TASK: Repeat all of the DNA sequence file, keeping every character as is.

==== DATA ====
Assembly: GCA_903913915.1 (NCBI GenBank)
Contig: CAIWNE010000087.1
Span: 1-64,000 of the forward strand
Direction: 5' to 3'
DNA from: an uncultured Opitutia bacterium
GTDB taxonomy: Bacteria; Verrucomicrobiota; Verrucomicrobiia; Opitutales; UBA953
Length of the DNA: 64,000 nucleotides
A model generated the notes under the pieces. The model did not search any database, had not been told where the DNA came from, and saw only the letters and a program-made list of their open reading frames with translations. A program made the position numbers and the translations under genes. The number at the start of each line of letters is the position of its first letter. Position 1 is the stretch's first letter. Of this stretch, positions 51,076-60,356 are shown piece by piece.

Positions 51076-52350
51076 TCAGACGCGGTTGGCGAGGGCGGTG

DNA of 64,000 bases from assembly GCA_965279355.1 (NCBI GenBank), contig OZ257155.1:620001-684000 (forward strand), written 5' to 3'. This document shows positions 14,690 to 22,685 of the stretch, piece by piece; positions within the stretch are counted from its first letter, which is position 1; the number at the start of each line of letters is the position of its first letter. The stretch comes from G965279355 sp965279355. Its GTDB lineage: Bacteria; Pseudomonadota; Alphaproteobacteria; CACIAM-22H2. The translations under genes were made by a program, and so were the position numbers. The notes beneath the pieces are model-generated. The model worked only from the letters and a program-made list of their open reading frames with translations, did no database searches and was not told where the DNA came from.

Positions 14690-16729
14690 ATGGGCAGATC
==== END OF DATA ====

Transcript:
Assembly: GCA_903913915.1 (NCBI GenBank)
Contig: CAIWNE010000087.1
Span: 1-64,000 of the forward strand
Direction: 5' to 3'
DNA from: an uncultured Opitutia bacterium
GTDB taxonomy: Bacteria; Verrucomicrobiota; Verrucomicrobiia; Opitutales; UBA953
Length of the DNA: 64,000 nucleotides
A model generated the notes under the pieces. The model did not search any database, had not been told where the DNA came from, and saw only the letters and a program-made list of their open reading frames with translations. A program made the position numbers and the translations under genes. The number at the start of each line of letters is the position of its first letter. Position 1 is the stretch's first letter. Of this stretch, positions 51,076-60,356 are shown piece by piece.

Positions 51076-52350
51076 TCAGACGCGGTTGGCGAGGGCGGTG

DNA of 64,000 bases from assembly GCA_965279355.1 (NCBI GenBank), contig OZ257155.1:620001-684000 (forward strand), written 5' to 3'. This document shows positions 14,690 to 22,685 of the stretch, piece by piece; positions within the stretch are counted from its first letter, which is position 1; the number at the start of each line of letters is the position of its first letter. The stretch comes from G965279355 sp965279355. Its GTDB lineage: Bacteria; Pseudomonadota; Alphaproteobacteria; CACIAM-22H2. The translations under genes were made by a program, and so were the position numbers. The notes beneath the pieces are model-generated. The model worked only from the letters and a program-made list of their open reading frames with translations, did no database searches and was not told where the DNA came from.

Positions 14690-16729
14690 ATGGGCAGATC